The latest RTF Spec (1.7), pertaining to Word 2002 is at:

Self Extracting exe with the Word doc inside.

Scott Sanders

-----Original Message-----
From: Bertrand Delacretaz [mailto:[EMAIL PROTECTED]] 
Sent: Tuesday, November 27, 2001 3:40 AM
Subject: Re: Merging jfor into FOP - what's the plan?

Hi Arved,

> What are your recommendations for someone to come up to speed with

I'd recommend to stay away from it unless you really have to ;-)
Seriously, to someone accustomed to clear and well-defined specs, RTF is

somewhat messy, what it is really is a documented internal format, not a
that has been agreed upon by a carefully-selected comittee.

The RTF spec that we use in jfor is (mostly) V1.5 from Microsoft, who
moved on to 1.6 (at least), but apparently 1.5 is the most widely
spec. A google search shows it at, it
be harder to find at Microsoft as it's not the latest.

The rtflib package of jfor (available at encapsulates our 
knowledge of RTF and is fairly simple and understandable, but it is
still too 
much element-oriented.
One important thing to realize (happened too late here) is that RTF is 
more flow-based or stack-based than element-based: not everything that
opened has to be closed, it's more like a flow with embedded attribute 

> As I understand it, RTF is presented
> to a user-agent which does a fair amount of layout; higher-level
> are still present in the RTF. 

Right - but there are both structure and presentations codes, so an RTF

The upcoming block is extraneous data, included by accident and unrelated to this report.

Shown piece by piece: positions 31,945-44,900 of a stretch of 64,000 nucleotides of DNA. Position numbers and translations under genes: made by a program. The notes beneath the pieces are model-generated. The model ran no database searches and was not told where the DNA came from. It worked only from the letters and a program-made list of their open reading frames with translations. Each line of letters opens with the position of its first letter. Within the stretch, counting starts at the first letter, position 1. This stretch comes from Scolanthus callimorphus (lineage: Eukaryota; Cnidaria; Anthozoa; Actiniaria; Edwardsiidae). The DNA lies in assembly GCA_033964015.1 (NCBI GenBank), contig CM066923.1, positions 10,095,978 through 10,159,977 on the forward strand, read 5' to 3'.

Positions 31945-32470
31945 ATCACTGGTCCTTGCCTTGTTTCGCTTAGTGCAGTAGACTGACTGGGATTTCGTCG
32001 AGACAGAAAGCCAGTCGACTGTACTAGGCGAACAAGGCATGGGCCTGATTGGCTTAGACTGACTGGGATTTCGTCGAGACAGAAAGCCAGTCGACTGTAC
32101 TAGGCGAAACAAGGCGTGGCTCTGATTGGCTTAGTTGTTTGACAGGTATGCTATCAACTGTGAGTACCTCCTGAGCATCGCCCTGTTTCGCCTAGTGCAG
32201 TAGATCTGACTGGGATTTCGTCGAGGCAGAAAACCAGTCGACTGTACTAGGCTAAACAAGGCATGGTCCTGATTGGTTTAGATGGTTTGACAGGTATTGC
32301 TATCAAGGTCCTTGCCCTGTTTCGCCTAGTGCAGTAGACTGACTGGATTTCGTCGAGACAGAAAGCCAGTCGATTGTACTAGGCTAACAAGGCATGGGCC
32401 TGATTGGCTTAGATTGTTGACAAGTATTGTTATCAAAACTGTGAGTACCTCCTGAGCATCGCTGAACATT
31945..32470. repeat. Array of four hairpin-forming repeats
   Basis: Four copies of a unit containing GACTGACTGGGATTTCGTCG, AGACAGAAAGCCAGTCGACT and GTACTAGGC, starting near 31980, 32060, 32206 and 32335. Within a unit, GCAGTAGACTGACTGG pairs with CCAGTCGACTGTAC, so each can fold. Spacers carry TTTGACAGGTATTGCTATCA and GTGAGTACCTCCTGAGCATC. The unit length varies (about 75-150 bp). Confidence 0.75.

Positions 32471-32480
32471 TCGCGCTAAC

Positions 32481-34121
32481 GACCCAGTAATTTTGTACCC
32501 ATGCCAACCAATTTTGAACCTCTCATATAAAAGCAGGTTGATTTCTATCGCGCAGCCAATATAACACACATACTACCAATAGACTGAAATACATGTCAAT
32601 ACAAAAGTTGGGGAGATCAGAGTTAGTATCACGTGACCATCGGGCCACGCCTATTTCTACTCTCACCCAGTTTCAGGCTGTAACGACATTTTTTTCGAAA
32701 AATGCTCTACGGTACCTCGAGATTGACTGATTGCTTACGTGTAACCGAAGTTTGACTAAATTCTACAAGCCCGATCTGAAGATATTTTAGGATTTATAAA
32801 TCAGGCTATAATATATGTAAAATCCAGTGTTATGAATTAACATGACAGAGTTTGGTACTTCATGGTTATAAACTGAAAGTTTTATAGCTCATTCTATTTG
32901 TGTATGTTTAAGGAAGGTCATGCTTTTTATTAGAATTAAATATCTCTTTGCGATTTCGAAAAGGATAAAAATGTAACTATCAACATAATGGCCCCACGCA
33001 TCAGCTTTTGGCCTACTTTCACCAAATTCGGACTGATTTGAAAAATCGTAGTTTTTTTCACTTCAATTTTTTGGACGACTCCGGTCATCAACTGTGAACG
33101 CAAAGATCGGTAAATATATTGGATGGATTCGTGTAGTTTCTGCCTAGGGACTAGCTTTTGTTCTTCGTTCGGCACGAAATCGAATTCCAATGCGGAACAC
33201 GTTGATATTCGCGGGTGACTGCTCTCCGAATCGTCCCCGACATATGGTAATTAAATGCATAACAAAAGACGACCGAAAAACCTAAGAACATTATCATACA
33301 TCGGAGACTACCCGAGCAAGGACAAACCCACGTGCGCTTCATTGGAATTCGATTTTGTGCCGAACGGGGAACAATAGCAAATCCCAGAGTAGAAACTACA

document could be both. 
Jfor has a strong bend towards structure, as usually the user goal is to
an editable RTF document, where as much of the original document
must be preserved for convenience. 
Precise appearance usually comes second, as applying a new wordprocessor

style sheet can change a lot of it.

RTF is both a presentation and a structure format, along with a moving
due to the "spec" being expanded and rewritten with nearly every new
of winword. 
There are a many grey areas in the spec, meaning the only possible test
opening the generated RTF in the desired wordprocessors (and often
it crash...).

> <snip>
> This is not so different from MIF
Agreed. We are working with MIF for another project, and didn't choose
for that because of lack of precise control over the MIF output.

I tend to see these formats as:
-PDF for finished high-quality output ("presentation language"), layout
done by FOP

-MIF for semi-finished high-quality output ("typography language"),
done by Framemaker according to MIF instructions.

-RTF for editable structure + presentation output ("wordprocessing 
language"), layout done by wordprocessor.

So I fully agree that MIF and RTF "renderers" share a lot in common - 
they must be able to get as much information as possible about the
document structure, and in my view do not need any layout computations.

> In a sense with RTF and MIF (and HTML for anyone who really
> wants to see FO->HTML) we are talking about translators as opposed to
> formatters and renderers...

yes - that's why I called jfor a "converter" instead of "formatter"

Without knowing too much about FOP internals, I think a processing chain

along these lines might help:

parsing if needed
-> SAX events
-> FO attributes processing (validation, inheritance) 
-> StructureRenderer

StructureRenderer is
EITHER Layout + PrintRenderer
OR StructureProcessor (RTF, MIF, etc.)

What we need to find out is how much the existing FOP and these
renderers" have in common.

- Bertrand

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